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Update: COVID-19 Cyber Threats and Attacks

Director of SIEM Operations

The SecurityMetrics Security Operations Center (SOC) continues to monitor the COVID-19 situation and its impact on our clients and the entire community at large. Our COVID-19 Cyber Attacks Security Update Center contains the latest resources and content to help you navigate your data security and compliance concerns during this time. 

Current COVID-19 Cyber Threats

The UN Agency WHO has reported a 500% increase in cyber security incidents over the same period last year.

As our SOC team continues to hunt these threats, we want to provide a big-picture view of the situation from our front-row seat in this battle. This view includes any threats that could potentially impact our SM clients. Many early reports predicted that these advanced persistent threats (APTs) would hold off on attacking during the COVID-19 pandemic, but this has proven to be false

Phishing attack vectors are the most dominant type of threat we are seeing across the entire landscape. However, current cyber threats run the gamut from phishing to ransomware to some very clever attacks that mix old and new. Here is an overview:

Phishing emails

Phishing email threats continue. However, the types of phishing campaigns are varied. Our industry peers did a great job highlighting the many different types of phishing emails and how they look when they arrive in your inbox. 

phishing email

We are seeing greater sophistication, along with more government impersonators than ever before. Examples include a booby-trapped email scam in which attackers impersonate the Small Business Association (SBA) and target those seeking small business loans. In another scheme, attackers prey on those who need the CARES Act, specifically the paycheck protection program. 

Some phishing emails claim to be from the CDC or WHO and offer to disclose which individuals in your neighborhood test positive for COVID-19. If you click on the attached word doc, you will have enabled malware. We are even seeing threat actors create fake utility bills threatening disconnection of services. 

New phishing campaigns are popping up which involve imitating delivery services like FedEx, UPS, or Amazon. These campaigns send coronavirus-related emails with malicious attachments that can install backdoors. This can be especially impactful for businesses that are expecting deliveries and are being asked to pay “re-delivery” fees.

Malicious website registrations, malvertising, and fake news

There has been a spike in new malicious domain registrations that use the word “reopen” followed by a US city or state name. These specific domains are being registered in response to the coronavirus restriction protestors, and are an attempt to attract unsuspecting users who will visit and unknowingly click on malicious links.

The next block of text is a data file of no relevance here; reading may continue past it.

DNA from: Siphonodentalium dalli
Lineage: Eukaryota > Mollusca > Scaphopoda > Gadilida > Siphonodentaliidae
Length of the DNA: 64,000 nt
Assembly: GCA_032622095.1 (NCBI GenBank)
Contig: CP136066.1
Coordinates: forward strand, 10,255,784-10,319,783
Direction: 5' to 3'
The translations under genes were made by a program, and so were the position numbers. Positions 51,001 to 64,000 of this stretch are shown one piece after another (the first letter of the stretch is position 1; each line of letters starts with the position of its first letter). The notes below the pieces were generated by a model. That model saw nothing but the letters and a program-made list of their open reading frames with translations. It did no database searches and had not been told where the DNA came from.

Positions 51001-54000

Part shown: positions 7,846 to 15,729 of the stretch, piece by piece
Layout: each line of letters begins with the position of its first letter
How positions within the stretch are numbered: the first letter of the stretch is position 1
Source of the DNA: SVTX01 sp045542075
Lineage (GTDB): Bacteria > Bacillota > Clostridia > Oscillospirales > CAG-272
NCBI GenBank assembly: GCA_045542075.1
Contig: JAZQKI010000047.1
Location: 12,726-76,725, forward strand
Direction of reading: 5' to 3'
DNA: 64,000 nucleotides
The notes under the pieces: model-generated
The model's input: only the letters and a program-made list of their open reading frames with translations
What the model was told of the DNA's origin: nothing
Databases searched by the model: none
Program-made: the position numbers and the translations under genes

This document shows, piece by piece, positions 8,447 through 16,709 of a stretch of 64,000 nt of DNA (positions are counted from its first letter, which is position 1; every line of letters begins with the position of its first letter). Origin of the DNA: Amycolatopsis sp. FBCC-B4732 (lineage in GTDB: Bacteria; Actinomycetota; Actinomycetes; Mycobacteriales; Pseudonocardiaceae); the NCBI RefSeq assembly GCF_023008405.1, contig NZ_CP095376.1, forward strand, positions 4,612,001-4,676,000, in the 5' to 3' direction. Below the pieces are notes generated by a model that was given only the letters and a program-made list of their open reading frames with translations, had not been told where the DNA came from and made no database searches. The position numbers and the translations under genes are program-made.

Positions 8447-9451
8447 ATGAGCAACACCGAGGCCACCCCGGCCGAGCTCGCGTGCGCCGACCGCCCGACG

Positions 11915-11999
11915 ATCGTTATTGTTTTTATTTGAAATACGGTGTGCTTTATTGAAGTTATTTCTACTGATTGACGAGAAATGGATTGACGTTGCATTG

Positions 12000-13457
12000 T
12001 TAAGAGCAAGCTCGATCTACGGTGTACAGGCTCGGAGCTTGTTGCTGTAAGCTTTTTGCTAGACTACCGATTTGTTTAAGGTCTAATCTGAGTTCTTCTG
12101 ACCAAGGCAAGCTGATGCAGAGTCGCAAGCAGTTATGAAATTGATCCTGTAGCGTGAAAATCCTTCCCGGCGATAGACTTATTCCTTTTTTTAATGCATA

malicious domain registrations

As always, be aware of malicious websites that appear to sell or promote anything related to the crisis, such as this example where threat actors create fake news sites to promote a phony pandemic survival book.

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Video conferencing hacks

Many businesses and individuals are using a variety of video conferencing tools; all of which can be exploited by APTs. The security and compliance of these tools is all over the place. Many businesses–including banks–are banning tools like Zoom outright. Zoom’s CEO offered an outright apology letter in early April.

No matter which video conferencing service your business uses, every service has its own flaws and concerns. As always, perform your own due diligence and research before committing to any product or service that may impact the security and compliance of your firm or home. 

Website integrity, data security, and cloud protection

Most companies rely on their hardware, software, and websites to keep business running smoothly. But a recent survey indicates many IT leaders believe remote workers are a security risk and may potentially expose their employers to cyber attacks, impacting the reliability of the tools these businesses need to continue operating remotely. One dangerous attack which could affect business uses COVID-19 as a lure and can overwrite master boot records.

And recently, a joint publication of guidelines released by the National Security Agency (NSA) and Australian Signals Directorate (ASD) highlights ways to minimize the impact of a common kind of attack: web shell exploits. A web shell is a malicious program often written in languages like PHP or Java. Web shells allow attackers to remotely access web servers to steal business data. 

No matter where you store your data, staying on top of these threats in relation to your cloud data should be on the top of your list. We strongly recommend proactive education of your users on COVID-19 threats and cloud data protection.  This article is a great starting point and provides a useful, high-level perspective. 

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Matt Heffelfinger–"Heff" is preferred–is a Utah based cybersecurity professional and serves as SecurityMetrics Director of SIEM Operations. His primary wheelhouse includes leading the SecurityMetrics Security Operations Center (SOC) and Threat Intelligence Teams for multiple clients both in the USA and globally.  With over 15 years of global cybersecurity experience, his career stops include Caesars Entertainment, TJX, Inc., General Electric, NBC Television and the Las Vegas Sands Corp.

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